Skip to Content

Compost Grinders: 6 Best Options for Home Use + Buyer’s Guide

Compost Grinders: 6 Best Options for Home Use + Buyer’s Guide

The process of composting can take anywhere from 2 weeks to 2 years before it fully decomposes.

Factors like the ratio of green to brown materials, regularly turning the pile, and temperatures all impact how long it takes to break down. 

However, you can speed things along with the help of a compost grinder – but what do these do exactly?

What does a compost grinder do? A compost grinder shreds and crushes food scraps and other waste materials into smaller particles. When this composting material is ground into a finer texture, it increases the surface area for microorganisms to feed upon the pile, accelerating the decomposition process.

All compost will eventually break down, but enlisting the help of a compost grinder helps demolish resistant materials like eggshells and bones that worms and other compost-feeders won’t touch.

Let’s find out how compost grinders work, plus a Buyer’s Guide and our 6 best products to try…

Compost Grinders – What To Know

There are different ways of breaking down your kitchen and yard waste, and you don’t need a bulky piece of outdoor machinery to do so.

Let’s look at the hows, whys, and various methods of compost grinding…

How Do You Grind Compost?

Compost can be added in small batches or all at once depending on the size of the grinder.

You can simply place your compost portions in a compost-grinding appliance, which may be a smart kitchen-top grinder, a meat grinder, or larger compost bins and yard shredders for tackling large volumes.

You can also grind up almost-finished compost to help complete the process faster. 

Remember that before you actually use the material in your garden, your compost pile will need to have fully cured first.

You’ll know your compost is ready when it appears and smells like rich earth rather than putrid, rotting food. (Here are some great tips for speeding up the curing process!)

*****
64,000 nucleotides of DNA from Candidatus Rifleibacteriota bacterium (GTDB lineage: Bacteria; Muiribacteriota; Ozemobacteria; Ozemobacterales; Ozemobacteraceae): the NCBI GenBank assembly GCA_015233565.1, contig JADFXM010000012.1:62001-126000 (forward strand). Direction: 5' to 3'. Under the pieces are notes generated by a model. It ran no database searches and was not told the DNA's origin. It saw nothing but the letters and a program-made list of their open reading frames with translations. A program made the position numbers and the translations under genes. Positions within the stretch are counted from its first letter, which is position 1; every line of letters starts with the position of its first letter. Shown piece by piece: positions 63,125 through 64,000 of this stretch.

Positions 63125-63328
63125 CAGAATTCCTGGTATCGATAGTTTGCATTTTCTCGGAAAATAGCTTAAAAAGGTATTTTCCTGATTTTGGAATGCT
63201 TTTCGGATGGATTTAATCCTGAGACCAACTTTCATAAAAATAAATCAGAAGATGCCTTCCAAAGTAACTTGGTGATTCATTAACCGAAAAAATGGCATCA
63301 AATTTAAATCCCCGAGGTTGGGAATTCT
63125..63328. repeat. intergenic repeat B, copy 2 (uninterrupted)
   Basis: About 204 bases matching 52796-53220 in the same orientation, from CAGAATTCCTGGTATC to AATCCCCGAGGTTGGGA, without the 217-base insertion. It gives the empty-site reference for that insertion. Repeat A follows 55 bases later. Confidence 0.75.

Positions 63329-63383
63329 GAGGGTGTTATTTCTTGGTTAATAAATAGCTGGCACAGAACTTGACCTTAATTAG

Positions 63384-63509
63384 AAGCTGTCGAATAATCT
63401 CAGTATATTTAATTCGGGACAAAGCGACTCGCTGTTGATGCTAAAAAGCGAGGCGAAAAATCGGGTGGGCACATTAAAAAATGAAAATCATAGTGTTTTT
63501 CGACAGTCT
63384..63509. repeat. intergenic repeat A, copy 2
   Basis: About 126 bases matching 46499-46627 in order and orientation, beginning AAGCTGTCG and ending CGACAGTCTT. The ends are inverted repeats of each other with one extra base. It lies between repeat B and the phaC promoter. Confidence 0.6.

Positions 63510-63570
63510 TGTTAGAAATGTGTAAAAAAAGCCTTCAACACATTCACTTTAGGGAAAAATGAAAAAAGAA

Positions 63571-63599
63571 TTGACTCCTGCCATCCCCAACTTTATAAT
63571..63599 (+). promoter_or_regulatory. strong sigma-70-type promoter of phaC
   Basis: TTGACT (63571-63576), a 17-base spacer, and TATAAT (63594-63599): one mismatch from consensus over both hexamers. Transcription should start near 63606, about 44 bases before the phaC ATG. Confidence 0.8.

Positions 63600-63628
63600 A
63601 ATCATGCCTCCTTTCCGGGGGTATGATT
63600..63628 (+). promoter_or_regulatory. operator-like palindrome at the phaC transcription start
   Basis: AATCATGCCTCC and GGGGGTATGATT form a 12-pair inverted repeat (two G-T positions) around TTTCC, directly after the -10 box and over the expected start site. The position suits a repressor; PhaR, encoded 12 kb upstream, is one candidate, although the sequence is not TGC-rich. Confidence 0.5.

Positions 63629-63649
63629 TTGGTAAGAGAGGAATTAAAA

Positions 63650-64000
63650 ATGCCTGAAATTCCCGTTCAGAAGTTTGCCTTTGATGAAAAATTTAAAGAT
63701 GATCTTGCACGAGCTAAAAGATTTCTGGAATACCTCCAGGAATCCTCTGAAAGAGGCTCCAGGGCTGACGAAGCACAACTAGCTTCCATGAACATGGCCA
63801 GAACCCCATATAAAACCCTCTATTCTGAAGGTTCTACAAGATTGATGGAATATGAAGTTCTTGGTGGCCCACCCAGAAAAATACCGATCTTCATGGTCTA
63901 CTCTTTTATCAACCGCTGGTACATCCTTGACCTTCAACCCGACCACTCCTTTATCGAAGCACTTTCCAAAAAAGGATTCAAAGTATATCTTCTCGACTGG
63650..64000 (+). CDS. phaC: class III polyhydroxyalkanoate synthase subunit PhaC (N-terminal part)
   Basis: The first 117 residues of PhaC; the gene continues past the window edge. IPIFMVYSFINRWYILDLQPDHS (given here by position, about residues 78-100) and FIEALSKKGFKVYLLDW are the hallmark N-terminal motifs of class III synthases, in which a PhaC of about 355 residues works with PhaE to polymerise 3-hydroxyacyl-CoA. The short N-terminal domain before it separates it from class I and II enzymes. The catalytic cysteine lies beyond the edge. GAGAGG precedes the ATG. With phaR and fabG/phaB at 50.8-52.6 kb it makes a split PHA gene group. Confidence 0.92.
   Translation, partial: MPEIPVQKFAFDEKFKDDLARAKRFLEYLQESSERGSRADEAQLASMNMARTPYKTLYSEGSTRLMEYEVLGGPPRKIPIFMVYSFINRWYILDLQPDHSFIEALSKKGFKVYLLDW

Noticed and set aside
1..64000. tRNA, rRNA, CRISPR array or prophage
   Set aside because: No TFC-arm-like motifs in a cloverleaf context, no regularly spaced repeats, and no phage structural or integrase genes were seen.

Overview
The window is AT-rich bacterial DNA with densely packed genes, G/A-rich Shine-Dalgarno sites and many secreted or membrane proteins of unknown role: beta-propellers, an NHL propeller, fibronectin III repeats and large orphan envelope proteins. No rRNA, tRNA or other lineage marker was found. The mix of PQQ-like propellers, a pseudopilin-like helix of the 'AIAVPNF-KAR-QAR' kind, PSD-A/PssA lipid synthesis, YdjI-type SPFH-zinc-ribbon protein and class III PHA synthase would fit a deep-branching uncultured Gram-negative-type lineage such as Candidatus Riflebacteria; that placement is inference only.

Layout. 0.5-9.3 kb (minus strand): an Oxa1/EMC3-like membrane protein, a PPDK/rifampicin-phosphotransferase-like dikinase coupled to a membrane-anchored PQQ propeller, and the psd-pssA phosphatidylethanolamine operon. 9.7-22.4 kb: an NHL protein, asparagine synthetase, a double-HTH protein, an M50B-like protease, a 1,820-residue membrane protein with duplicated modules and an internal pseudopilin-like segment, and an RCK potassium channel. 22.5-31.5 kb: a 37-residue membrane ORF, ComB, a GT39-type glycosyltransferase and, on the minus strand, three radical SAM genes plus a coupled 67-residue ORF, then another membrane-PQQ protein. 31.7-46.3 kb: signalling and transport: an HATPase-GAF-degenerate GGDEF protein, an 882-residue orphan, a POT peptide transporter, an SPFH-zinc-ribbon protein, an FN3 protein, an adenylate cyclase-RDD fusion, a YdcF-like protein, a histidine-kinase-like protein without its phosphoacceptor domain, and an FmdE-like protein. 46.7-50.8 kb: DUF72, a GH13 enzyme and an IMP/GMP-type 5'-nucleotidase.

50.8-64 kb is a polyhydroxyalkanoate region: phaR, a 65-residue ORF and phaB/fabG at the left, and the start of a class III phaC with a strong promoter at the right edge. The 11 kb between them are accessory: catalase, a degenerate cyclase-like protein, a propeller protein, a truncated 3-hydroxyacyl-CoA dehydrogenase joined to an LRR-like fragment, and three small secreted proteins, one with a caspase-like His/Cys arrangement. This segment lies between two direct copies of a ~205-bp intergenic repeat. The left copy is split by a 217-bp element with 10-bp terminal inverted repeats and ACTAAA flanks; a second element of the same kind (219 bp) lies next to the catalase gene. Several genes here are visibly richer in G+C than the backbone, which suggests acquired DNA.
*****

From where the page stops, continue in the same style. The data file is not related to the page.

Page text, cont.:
Should You Grind Compost?

Grinding compost isn’t strictly necessary, but it makes the process a lot smoother (literally and figuratively!).

If you require regular compost or you often use harder waste materials that could benefit from faster decomposition – i.e. twigs over softer food scraps/grass clippings – then compost grinding can be a worthwhile step in providing you with finer ready-to-use fertilizer more quickly.

Advantages To Using a Compost Grinder

In addition to speeding up the decomposition process by increasing the surface area for helpful microorganisms to feed, the smaller particles created by compost grinding promotes greater insulation within the pile, helping reach optimum temperatures, according to the EPA.

In turn, this optimum temperature range (135-160°F) helps kill off weed seeds and pathogens, creating a more sterile soil amendment for your garden.

Another great benefit is the environmental impact. According to FoodCycler, electric compost grinders can cut down food waste volume by up to 90%, helping you to compost more and significantly reduce the amount sent to landfills.

Healthy Compost Pile

Can You Use a Meat Grinder for Compost?

Yes, using a manual hand-cranked meat grinder can be a good alternative if you want to save electricity, and it has the advantage of being able to be used directly outside in your yard if you choose.

Most meat grinders will grind up fruit and vegetable matter as well as small fine bones from chickens and ducks.

Although the ground result will not be as fine as using a grinder/shredder with rotary blades, this is still a viable option.

Can You Use a Wood Chipper To Make Compost?

It is possible to compost using a wood chipper, but it’s likely to clog before long.

These are designed to turn large tree branches into manageable wood chips, but adding smaller soft waste materials with higher moisture content, such as food scraps, can risk damaging the mechanism.

Can You Use a Food Processor To Shred Compost?

Yes! Food processors make very convenient compost shredders if you’re looking to use smaller amounts, and you can often buy add-on bowls and more powerful blade attachments for more precise results.

Blender Composting

Blenders combine water with food materials, which is ideal for making compost as you are left with a nutrient-rich liquid fertilizer that can be poured directly into the soil!

Blender composting has even been recommended by New Mexico State University since the reduced particle size facilitates decomposition in winter.

Just be sure that the excess water drains easily from your compost pile to prevent a soggy, foul-smelling pile.

Is a Compost Grinder the Same as a Compost Shredder?

No. Compost shredders are typically heavy-duty wood chippers/shredders designed solely for outdoor use and to break down “brown” compost materials such as large tree branches and limbs, whereas compost grinders are smaller home appliances suited to softer “green” waste materials and produce a finer end product.